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“Grant had captured an army of at least 13,000 men, a record of the North American continent. He showed mercy toward the conquered force, giving them food and letting them keep their side arms. Avoiding any show of celebration, he refused to shame soldiers and vetoed any ceremony in which they marched. ‘Why should we go through with vain forms and mortify and injure the spirit of brave men, who, after all, are our own countrymen,’ he asked.” — from Grant, by Ron Chernow
“If your enemy falls, do not exult; if he trips, let your heart not rejoice, lest the Lord see it and be displeased, and avert his wrath from him.” —Proverbs, 24: 17-18
For all his overindulgence with alcohol, Ulysses S. Grant was a brilliant general. Although he had some embarrassing losses, he was relentless, strategic and smart. Yet he agonized over those left dead on the battlefield, whether they were his own men or the men of the Confederate army. He was not only determined to lessen their misery, but tried to treat the wounded and dead on both sides, with dignity and compassion.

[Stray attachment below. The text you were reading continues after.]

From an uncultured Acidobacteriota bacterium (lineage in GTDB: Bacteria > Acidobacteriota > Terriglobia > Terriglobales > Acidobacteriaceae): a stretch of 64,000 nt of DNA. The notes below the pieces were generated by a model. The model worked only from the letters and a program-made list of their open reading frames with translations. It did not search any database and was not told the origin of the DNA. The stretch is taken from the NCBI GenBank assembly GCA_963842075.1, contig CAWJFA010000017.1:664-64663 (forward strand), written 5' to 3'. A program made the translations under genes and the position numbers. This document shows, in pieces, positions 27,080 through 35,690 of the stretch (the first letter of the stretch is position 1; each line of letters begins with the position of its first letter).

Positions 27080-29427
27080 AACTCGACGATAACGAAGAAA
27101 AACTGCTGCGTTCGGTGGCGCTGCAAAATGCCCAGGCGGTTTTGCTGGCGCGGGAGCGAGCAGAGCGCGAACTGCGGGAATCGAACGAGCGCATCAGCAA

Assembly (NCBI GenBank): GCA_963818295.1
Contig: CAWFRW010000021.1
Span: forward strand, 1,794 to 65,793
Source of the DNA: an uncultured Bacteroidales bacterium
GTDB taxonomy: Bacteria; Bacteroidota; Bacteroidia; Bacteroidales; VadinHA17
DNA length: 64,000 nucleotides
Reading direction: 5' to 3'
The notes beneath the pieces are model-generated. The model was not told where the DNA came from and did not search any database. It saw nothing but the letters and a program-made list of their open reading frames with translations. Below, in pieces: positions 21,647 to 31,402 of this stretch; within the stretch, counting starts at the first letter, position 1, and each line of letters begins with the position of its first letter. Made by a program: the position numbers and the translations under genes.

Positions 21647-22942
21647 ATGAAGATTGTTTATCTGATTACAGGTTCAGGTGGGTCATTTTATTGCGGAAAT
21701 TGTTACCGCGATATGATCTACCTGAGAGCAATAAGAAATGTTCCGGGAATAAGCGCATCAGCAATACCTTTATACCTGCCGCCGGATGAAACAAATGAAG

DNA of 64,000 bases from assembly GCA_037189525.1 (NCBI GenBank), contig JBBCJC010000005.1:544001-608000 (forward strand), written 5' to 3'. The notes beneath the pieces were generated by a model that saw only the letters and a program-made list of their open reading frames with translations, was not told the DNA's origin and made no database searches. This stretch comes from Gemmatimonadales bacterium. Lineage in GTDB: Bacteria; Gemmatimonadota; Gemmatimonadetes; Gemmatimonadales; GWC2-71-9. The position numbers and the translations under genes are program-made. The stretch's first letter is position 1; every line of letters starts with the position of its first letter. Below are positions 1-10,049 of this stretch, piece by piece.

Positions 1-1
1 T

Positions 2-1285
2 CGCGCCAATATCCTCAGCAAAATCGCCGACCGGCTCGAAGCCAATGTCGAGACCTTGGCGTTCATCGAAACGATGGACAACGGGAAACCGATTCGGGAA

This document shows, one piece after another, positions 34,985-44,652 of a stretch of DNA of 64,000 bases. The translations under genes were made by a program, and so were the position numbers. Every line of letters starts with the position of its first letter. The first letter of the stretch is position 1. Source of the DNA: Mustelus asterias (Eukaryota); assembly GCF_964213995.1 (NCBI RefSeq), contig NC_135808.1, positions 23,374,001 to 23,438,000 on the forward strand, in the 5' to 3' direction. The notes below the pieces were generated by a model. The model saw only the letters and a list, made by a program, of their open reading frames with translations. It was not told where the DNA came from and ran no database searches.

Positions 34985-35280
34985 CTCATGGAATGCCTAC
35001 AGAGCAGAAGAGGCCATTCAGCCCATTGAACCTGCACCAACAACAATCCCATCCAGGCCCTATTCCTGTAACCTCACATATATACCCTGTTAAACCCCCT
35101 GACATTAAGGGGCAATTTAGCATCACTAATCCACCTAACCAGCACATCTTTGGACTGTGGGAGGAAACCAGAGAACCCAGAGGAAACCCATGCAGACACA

If you are a Christian or Jew, you are also called by G-d not to indulge in schadenfreude or gloating over another’s loss. I can guess at the reasons (not being a religious expert): G-d, for one, wants us to remember that the enemy was also created in His image. We are also supposed to love our enemies, because when we savor their defeat, we lose a piece of our own humanity.
Keep in mind that wins and losses don’t just apply to battles. What about politics? What about court trials?
Beyond those explanations, what is your understanding of this divine instruction? If you’re not religious, do you have a different perspective? If you are religious, do you try to follow this rule? Do you disagree with it?